Meanwhile, over at the quality Telegraph, we were told that
"The marine reptile resembled the Loch Ness monster with its long thin neck and tail, four large flippers and razor-sharp teeth." (Source)
Plesiosaur researcher Adam S Smith explained in an e-mail to me that he didn't mind the occasional reference to Nessie, but has issues with the fictitious creature being "mentioned in [a] context that assumes that [it] exists and is a plesiosaur" - just as in the above quotation. Fortunately, Adam's put together an exhaustive page demolishing every possible notion that plesiosaurs might still be alive - check it out.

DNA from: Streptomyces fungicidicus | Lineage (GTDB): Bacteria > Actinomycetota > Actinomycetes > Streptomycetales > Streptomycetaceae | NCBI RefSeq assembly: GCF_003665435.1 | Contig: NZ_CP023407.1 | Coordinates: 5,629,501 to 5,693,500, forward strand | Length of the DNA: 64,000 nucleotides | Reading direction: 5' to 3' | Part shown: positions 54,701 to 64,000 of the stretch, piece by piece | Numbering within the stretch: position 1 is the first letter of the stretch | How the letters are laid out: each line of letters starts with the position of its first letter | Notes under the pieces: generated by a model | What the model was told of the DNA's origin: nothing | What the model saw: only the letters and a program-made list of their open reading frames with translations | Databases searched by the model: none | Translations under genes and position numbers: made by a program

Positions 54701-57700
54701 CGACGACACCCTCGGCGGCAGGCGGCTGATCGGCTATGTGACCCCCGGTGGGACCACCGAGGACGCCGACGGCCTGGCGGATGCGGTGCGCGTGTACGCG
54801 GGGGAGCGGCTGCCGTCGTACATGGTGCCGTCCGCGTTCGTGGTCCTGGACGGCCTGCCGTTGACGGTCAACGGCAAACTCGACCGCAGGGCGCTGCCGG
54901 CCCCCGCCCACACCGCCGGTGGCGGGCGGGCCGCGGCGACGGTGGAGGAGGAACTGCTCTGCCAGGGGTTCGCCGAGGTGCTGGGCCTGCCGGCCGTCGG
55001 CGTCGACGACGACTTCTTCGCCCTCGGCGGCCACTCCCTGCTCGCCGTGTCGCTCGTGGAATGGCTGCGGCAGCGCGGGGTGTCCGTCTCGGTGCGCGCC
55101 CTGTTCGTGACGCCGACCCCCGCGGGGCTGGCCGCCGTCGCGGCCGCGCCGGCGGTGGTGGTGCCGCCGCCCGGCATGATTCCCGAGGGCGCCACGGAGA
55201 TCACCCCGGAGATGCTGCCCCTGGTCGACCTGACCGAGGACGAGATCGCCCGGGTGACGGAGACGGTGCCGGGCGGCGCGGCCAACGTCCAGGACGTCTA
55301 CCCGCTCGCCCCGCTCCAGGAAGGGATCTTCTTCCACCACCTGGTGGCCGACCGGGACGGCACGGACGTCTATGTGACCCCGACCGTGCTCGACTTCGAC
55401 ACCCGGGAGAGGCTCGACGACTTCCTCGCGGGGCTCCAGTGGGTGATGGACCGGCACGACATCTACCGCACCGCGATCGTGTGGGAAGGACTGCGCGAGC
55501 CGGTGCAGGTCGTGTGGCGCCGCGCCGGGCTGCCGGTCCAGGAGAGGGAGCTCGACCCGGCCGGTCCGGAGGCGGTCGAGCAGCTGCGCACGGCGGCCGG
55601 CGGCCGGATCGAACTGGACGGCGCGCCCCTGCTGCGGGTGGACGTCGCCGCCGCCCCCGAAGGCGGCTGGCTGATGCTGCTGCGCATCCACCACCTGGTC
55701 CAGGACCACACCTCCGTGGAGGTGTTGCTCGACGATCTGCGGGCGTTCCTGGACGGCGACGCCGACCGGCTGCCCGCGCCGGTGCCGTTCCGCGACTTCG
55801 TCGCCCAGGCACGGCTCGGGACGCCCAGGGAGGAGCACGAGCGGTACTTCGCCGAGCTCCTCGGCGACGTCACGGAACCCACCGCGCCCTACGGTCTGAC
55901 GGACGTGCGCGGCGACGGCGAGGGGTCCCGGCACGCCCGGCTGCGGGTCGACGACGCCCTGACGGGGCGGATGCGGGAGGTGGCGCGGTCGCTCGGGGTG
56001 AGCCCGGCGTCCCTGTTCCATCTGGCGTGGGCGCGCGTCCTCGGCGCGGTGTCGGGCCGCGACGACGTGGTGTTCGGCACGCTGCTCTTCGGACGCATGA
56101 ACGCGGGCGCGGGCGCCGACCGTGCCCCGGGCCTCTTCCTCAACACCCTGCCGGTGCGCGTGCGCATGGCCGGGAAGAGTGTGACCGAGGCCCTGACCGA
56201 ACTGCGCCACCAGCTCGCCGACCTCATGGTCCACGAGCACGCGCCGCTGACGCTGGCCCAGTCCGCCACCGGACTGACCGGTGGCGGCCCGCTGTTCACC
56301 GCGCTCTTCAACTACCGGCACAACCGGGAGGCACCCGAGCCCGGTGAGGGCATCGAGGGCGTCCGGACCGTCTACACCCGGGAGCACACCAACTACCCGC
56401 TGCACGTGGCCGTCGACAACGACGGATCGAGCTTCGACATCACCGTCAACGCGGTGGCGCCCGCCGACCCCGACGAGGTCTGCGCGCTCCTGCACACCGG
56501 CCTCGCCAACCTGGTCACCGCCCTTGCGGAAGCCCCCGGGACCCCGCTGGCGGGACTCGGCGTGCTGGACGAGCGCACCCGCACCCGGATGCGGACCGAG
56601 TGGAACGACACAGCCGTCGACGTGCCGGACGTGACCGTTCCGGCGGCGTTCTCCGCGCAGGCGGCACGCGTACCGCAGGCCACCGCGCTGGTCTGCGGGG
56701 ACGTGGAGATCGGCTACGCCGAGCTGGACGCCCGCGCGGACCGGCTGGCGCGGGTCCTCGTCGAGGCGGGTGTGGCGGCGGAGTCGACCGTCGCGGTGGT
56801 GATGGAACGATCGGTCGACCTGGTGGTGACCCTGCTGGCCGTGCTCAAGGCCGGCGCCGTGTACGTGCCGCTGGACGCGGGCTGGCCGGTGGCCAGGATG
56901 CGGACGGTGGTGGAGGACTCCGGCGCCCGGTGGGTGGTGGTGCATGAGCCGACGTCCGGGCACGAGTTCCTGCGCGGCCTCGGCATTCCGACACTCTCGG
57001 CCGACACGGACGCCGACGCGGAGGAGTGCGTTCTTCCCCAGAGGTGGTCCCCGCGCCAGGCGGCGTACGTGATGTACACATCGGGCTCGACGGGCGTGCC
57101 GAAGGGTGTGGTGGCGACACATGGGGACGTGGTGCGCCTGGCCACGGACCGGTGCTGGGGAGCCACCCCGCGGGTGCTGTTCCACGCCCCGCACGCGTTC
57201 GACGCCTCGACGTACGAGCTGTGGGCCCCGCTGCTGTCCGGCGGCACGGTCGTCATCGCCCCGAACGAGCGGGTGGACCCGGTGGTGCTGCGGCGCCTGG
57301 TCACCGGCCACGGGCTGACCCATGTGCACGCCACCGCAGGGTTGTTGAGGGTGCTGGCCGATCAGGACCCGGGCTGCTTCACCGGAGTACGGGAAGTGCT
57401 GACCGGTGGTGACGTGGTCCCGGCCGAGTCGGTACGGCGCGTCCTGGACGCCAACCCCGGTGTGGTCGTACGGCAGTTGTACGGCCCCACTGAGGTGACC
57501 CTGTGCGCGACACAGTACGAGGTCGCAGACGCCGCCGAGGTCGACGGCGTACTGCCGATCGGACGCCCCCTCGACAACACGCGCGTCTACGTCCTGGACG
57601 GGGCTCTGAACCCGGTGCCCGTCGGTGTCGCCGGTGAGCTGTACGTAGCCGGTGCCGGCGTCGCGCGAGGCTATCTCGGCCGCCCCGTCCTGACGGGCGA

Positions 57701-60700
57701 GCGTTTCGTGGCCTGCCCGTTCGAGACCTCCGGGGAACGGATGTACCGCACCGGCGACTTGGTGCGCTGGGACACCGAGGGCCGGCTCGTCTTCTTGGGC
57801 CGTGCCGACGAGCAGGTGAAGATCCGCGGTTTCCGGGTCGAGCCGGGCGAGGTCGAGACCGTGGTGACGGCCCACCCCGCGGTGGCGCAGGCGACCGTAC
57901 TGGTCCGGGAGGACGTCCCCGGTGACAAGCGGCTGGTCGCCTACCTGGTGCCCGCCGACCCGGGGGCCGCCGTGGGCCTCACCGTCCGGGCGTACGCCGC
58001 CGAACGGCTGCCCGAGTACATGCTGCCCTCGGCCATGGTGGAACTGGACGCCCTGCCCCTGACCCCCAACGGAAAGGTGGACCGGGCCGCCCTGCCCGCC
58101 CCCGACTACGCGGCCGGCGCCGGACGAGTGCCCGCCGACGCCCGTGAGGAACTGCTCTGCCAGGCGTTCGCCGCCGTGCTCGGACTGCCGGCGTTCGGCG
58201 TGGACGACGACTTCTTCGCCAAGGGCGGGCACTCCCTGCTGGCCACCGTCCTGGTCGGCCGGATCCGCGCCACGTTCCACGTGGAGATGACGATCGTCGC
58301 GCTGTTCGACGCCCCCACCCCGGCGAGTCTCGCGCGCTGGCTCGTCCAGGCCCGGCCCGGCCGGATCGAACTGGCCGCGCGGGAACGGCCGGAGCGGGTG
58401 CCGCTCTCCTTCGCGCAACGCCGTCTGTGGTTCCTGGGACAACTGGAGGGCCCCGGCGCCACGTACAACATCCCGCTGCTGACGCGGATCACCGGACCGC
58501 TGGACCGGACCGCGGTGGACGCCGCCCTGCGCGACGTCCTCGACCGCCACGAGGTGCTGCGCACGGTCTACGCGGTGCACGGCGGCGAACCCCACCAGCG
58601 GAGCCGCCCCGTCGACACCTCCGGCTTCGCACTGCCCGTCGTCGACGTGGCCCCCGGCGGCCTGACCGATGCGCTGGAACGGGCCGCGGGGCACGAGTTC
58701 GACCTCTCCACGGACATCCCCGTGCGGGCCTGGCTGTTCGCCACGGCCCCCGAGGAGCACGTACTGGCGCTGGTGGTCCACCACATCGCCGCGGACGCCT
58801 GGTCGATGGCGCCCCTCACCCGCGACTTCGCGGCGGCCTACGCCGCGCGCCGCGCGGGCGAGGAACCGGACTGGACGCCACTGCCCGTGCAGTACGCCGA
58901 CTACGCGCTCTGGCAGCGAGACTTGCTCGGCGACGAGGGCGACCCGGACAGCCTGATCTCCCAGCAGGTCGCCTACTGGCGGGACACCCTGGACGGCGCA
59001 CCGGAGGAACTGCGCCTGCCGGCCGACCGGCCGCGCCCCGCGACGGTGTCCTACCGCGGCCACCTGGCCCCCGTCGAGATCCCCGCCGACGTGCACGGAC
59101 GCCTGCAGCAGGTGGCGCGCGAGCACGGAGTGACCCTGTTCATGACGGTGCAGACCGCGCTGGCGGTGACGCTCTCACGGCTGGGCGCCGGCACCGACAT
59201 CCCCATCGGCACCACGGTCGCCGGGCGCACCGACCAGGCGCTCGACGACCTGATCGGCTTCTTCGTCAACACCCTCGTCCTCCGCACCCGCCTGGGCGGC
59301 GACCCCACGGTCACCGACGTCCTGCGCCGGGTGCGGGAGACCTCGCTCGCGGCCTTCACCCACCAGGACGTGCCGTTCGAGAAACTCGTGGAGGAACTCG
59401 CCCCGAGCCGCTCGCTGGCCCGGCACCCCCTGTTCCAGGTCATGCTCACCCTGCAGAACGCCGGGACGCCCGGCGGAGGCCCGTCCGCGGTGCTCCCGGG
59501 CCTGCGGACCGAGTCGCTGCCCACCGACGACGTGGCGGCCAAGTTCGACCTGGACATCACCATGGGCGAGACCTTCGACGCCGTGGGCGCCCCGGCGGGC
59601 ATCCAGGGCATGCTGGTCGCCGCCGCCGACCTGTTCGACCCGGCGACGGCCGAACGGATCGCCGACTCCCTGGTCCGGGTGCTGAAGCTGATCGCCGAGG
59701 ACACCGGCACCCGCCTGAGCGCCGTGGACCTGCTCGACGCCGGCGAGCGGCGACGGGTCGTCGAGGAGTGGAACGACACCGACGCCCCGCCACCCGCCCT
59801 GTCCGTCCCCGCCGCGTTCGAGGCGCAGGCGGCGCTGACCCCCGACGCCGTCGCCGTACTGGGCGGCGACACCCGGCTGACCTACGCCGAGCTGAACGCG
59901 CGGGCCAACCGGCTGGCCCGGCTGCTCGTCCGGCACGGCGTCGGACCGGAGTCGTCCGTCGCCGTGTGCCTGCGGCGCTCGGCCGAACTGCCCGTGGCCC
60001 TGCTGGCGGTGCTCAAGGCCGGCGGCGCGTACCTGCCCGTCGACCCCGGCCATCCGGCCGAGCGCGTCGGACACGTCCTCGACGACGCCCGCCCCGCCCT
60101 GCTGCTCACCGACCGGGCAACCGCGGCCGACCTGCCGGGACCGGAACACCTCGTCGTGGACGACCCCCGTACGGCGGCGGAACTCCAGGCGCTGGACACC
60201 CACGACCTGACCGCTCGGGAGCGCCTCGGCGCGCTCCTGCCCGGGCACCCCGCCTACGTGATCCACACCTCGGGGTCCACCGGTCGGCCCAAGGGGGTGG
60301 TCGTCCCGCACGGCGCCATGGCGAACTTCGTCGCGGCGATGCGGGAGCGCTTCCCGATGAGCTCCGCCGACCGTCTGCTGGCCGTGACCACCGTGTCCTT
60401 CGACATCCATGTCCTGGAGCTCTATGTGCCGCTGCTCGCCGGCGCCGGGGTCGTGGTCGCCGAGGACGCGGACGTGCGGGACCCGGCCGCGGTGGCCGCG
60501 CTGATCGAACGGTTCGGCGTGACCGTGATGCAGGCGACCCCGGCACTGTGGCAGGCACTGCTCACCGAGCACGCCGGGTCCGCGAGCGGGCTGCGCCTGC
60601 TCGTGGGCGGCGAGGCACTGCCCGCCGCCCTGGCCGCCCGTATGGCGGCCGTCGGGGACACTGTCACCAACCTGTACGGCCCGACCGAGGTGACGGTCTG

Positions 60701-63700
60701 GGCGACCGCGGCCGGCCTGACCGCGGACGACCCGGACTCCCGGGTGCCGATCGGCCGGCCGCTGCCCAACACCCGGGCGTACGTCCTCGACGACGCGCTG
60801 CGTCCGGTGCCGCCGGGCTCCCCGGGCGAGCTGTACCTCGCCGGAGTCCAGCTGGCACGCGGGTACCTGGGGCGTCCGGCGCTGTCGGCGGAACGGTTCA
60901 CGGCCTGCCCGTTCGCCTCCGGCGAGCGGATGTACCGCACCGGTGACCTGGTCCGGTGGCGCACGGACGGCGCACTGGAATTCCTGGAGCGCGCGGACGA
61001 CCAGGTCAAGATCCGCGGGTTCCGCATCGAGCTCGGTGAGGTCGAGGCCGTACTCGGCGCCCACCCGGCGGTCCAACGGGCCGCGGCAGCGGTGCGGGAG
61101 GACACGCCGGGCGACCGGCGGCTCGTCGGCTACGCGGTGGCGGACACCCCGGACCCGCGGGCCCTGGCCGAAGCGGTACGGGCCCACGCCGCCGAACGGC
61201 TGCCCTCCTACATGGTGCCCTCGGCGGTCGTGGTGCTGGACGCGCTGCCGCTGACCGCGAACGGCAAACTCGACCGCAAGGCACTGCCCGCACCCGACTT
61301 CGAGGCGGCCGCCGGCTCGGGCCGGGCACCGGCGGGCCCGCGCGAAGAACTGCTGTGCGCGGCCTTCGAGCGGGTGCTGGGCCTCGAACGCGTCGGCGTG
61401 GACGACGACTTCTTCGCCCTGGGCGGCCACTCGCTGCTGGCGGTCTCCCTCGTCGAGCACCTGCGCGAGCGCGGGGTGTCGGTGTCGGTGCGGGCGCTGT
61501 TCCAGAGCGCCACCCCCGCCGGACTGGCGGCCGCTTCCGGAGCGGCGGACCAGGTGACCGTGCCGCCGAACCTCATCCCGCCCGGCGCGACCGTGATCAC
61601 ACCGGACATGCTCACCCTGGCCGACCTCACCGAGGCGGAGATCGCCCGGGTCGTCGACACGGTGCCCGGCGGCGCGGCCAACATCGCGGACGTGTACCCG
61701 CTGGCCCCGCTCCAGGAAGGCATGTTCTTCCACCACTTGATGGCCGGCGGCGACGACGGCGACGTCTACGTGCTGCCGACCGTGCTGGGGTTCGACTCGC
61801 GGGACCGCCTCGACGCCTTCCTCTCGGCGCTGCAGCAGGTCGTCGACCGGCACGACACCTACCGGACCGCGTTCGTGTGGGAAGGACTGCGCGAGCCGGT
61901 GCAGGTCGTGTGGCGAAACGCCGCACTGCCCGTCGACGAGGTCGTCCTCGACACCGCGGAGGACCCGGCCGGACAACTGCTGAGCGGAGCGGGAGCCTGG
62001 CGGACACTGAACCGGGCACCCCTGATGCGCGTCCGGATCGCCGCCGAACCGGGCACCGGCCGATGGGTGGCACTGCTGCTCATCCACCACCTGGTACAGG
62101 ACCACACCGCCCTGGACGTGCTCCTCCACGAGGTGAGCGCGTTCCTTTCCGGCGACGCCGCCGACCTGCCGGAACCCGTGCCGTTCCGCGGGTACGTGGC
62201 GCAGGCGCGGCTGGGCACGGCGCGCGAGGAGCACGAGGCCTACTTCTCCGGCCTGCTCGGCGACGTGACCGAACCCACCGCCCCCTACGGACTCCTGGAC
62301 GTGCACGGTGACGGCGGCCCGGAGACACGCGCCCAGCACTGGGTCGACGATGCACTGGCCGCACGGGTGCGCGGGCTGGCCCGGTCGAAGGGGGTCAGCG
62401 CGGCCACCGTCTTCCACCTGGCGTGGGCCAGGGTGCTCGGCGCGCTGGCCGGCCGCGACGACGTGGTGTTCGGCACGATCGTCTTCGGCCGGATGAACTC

Still, since these are articles that are obviously based on the same press release - regurgitated in the finest churnalistic tradition - it might be pertinent to include at least one other. So here it is. At least the author has referred to Nessie as being "mythical" in that one - unfortunately, he also refers to a plesiosaur as a "marine dinosaur". Damn.

TBC, dodgy BT contractors and other so-called 'real life' distractions permitting.


  1. Fantastic series! You've voiced my frustrations better than I ever could.

  2. Your dissertation tutor had better be impressed.